Since these are both plausible scenarios and we don’t know which way things will go, a reasonable approach at this point in the cycle would be to split the difference. With part of your portfolio, you could purchase a ladder of intermediate-term bonds. That would allow you to lock in some of today’s attractive yields even if rates drop. Then with the other part of your bond portfolio, you could buy a short-term bond fund, which would likely hold most of its value should rates rise further.
Income tax rates. Certain decisions require a judgment on the direction of tax rates. For example, if you’re trying to decide whether to direct 401(k) contributions to a tax-deferred or to a Roth account, you’d want to have a view on future tax rates. Since Congress controls tax rules, it’s tricky to make any kind of forecast, but the historical cycle of tax rates does provide a guide. Over the past 30 years, the top marginal tax rate has averaged just over 37%—very much in line with today’s top rate. Hard as it is to believe, though, the top rate has been as high as 94%, back in the 1940s, and the top rate was at 70% as recently as 1981.
What does that mean for future tax rates? There’s one change we can probably count on: In 2026, tax rates are scheduled to revert automatically to the higher rates that were in place prior to 2018. But beyond that, there’s another cycle that can provide some insight: the Federal government’s debt situation. That picture is sobering.
In the mid-1990s, the government actually ran surpluses for a time, and debt as a percentage of GDP was under 40%. Today, however, the government’s debt stands at 118% of GDP—nearly the highest level in history. As a result, the Federal government now spends more than $600 billion a year on interest alone, and with interest rates on newly-issued Treasury bonds now much higher, this figure will probably only climb. While it’s up to Congress—and thus to political considerations—it seems quite possible that tax rates will have to rise at some point down the road to help manage this debt. It’s anyone’s guess when, or by how much, but these debt figures suggest rates are more likely to rise than to fall.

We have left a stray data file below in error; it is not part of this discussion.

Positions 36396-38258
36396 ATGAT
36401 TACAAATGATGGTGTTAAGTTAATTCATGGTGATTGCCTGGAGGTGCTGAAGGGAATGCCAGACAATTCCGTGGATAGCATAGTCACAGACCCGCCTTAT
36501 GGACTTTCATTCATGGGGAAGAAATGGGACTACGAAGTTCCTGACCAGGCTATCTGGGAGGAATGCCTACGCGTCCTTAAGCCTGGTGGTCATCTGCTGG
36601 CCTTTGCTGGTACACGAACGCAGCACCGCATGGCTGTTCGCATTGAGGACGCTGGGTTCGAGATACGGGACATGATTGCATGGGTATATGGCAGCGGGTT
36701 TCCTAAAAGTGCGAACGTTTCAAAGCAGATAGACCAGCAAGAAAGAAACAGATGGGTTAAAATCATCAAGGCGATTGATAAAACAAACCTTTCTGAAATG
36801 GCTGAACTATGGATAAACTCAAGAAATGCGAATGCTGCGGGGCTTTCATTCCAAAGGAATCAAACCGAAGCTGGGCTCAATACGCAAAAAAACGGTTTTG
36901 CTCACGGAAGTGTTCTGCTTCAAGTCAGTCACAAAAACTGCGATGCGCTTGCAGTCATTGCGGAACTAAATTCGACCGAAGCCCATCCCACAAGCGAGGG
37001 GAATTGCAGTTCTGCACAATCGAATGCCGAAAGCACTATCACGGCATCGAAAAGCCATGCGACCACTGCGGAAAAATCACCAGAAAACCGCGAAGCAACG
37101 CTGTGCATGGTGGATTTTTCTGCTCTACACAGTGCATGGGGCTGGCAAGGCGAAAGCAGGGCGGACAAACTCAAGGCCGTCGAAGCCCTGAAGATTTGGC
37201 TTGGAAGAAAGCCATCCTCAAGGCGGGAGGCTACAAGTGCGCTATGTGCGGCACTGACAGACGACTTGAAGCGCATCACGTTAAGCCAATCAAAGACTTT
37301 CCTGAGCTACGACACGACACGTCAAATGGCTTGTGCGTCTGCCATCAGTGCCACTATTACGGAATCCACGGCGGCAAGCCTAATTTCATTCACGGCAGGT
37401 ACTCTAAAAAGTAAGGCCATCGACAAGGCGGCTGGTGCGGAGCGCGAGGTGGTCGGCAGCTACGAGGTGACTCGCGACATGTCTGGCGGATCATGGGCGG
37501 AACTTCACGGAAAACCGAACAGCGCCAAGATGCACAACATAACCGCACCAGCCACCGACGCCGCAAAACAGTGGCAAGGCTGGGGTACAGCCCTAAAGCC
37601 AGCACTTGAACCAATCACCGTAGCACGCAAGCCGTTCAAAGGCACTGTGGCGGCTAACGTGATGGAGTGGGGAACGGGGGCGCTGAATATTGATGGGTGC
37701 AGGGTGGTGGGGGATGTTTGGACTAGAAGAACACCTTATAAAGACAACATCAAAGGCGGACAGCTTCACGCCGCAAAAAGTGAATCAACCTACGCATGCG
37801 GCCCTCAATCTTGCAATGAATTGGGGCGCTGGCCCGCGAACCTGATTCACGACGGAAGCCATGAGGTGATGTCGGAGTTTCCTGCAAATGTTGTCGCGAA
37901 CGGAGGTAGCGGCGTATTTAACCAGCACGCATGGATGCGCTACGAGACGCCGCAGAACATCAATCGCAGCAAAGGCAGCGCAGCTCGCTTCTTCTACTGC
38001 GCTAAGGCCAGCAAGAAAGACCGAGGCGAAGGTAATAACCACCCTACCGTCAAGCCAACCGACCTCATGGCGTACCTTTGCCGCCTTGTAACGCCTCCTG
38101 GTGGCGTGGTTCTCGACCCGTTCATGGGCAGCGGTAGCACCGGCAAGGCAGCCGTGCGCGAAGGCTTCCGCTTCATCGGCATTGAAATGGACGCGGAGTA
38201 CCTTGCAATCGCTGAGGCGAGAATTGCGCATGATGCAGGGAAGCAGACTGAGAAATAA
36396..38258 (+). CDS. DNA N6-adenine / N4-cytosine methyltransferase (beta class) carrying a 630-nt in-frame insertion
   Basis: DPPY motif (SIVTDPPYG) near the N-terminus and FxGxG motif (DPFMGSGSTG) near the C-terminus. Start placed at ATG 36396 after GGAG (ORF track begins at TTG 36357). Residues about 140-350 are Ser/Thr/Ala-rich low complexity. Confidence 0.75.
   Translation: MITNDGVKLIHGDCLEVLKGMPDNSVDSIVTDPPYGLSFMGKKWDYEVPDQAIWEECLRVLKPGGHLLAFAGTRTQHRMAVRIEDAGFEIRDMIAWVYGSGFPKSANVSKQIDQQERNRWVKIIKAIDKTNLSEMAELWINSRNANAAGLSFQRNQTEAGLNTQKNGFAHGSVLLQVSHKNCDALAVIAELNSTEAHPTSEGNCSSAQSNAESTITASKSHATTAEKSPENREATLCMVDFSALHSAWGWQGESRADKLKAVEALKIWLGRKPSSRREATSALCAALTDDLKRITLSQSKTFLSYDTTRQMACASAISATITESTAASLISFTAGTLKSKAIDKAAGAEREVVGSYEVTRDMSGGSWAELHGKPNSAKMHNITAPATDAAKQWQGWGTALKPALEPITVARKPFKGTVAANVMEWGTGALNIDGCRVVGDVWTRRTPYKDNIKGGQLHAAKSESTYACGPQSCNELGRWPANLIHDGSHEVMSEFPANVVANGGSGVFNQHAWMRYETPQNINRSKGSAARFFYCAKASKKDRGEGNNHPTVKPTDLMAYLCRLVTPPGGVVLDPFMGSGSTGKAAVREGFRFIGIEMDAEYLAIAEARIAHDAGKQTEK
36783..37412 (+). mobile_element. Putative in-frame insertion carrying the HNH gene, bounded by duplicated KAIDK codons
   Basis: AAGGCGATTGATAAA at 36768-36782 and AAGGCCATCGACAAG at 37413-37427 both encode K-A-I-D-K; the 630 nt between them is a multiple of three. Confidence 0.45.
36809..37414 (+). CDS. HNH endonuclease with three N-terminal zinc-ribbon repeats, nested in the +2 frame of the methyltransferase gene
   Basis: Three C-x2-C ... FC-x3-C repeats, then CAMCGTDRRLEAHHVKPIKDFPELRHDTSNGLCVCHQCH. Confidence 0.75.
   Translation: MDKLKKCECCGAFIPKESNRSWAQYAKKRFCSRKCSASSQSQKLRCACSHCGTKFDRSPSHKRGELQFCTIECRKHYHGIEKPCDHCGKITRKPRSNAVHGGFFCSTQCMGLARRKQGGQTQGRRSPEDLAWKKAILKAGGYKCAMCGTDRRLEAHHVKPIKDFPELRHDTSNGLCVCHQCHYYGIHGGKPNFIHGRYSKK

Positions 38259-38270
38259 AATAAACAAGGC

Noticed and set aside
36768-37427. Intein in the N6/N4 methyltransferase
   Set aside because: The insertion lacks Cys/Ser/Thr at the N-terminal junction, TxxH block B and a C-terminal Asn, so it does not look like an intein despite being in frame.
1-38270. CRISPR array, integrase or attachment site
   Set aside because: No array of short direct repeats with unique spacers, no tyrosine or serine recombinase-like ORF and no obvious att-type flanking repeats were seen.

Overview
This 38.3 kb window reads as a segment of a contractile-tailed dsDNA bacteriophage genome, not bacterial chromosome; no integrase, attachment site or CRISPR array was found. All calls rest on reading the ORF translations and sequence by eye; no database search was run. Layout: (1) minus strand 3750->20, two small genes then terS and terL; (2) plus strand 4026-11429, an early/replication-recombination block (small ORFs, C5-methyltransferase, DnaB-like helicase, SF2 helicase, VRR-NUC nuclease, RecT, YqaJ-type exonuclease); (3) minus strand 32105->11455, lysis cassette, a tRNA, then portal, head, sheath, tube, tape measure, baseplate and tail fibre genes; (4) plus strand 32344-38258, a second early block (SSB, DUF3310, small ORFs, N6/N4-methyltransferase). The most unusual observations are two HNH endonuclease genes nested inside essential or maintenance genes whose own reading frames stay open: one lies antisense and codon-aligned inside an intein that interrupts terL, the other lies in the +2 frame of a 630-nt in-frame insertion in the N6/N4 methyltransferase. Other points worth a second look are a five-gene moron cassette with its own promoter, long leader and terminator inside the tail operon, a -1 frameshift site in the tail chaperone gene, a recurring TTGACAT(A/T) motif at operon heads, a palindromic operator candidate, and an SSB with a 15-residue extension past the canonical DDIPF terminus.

Domestic vs. international stocks. Most investors agree that diversification is important. Nevertheless, over the past 15 years, investors have been punished for diversifying outside the United States. While the S&P 500 has returned more than 11% per year, on average, international markets have returned less than 5%. To avoid further pain, investors could decide to stay close to home. But this is where it’s important to consult past cycles. While international markets have lagged almost every year in recent memory, that hasn’t always been the case. Go back to the mid-2000s, and international markets outperformed for seven years in a row. There were also periods of multi-year outperformance in the mid-1990s and in the mid-1980s—in other words, about every 10 years.
What does this mean for your portfolio? There is, of course, no guarantee we’ll see a repeat of past cycles. But there’s also no reason to think we won’t. That’s why, despite years of unpleasant results, I still think it makes sense to maintain international exposure.
As you think about this decision, there’s another cycle worth consulting: Look at the top five holdings in the S&P 500 today, and you’ll see that they account for nearly 25% of the total value of the index. To put that in perspective, 10 years ago, the top five stocks accounted for little more than 10% of the S&P 500. And the last time the index saw a rapid increase in concentration was the late-1990s—just before the market dropped.
Nothing in the world of investing is guaranteed, but by consulting past cycles, we can at least gain a sense of which way the wind is blowing.